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Variable Stars Help (page 2)

By — McGraw-Hill Professional
Updated on Sep 17, 2011

RR Lyrae Variables

There are other types of variables besides eclipsing binaries and Cepheids. RR Lyrae variables are bluish stars and are on average, about 40 times as bright as the Sun. The term comes from the location, in the constellation Lyra, of one of the best-known stars of this kind.

RR Lyrae variables have regular, constant cycles of pulsation, usually with periods of about half an Earth day. They tend to be found in large clusters of stars and in the halo of stars surrounding the Milky Way. Because of their locations, they are always far away and require a telescope to be observed. They, like Cepheids, can be used as distance-measuring beacons.

Mira Variables

Both the Cepheid and RR Lyrae variable stars physically expand and shrink in size as their brightness changes. Another sort of variable, called a Mira variable , oscillates without any apparent change in size. Mira variable stars are named after a certain red giant, Mira , in the constellation Cetus. Mira’s brightness varies with a period of about a year and fluctuates between the eighth and the third visual magnitudes. Thus, at its peak, it is about 100 times as bright as it is at the minimum in its cycle. Because of their long periods, Mira stars are sometimes called long-period variables (LPVs).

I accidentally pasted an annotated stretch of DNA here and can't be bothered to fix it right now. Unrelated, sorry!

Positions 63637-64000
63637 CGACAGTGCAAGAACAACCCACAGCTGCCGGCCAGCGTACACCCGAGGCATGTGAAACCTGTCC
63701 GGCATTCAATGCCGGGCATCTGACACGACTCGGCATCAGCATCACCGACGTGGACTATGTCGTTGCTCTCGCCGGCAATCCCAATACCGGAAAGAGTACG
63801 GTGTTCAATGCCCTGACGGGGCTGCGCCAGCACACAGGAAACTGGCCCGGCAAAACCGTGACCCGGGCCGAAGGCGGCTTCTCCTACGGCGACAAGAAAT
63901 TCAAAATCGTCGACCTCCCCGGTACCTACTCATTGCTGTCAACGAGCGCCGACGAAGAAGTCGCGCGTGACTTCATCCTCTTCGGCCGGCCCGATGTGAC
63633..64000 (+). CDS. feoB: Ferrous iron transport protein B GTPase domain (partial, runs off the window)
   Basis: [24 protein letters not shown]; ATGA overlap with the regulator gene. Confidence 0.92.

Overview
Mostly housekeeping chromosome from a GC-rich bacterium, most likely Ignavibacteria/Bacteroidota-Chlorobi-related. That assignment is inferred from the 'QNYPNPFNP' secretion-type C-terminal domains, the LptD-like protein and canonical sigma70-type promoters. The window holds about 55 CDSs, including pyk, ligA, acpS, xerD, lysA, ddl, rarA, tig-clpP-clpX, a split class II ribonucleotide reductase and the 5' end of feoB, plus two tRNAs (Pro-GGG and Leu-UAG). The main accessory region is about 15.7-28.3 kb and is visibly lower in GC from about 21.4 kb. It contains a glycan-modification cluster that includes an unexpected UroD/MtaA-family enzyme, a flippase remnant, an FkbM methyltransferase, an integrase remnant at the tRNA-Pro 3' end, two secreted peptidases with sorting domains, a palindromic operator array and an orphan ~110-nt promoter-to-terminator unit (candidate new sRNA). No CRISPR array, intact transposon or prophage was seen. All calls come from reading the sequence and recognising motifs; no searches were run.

Astronomers think that Mira variable stars do not expand and contract in radius, as do the Cepheid or the RR Lyrae variables. The increase in brilliance occurs faster than the decline. While Mira, the first variable of this type to be discovered (in 1596), varies by 5 visual magnitudes, some Mira variables have brightness ranges of only 2 or 3 magnitudes, whereas others can change by up to 10 magnitudes. Mira variables are believed to be old stars that have depleted much of their hydrogen and are fusing helium atoms. These stars contain heavier elements as well; most of them are rich in elemental carbon, and some contain large amounts of elemental oxygen.

Practice problems of this concept can be found at: Stars and Nebulae Practice Problems

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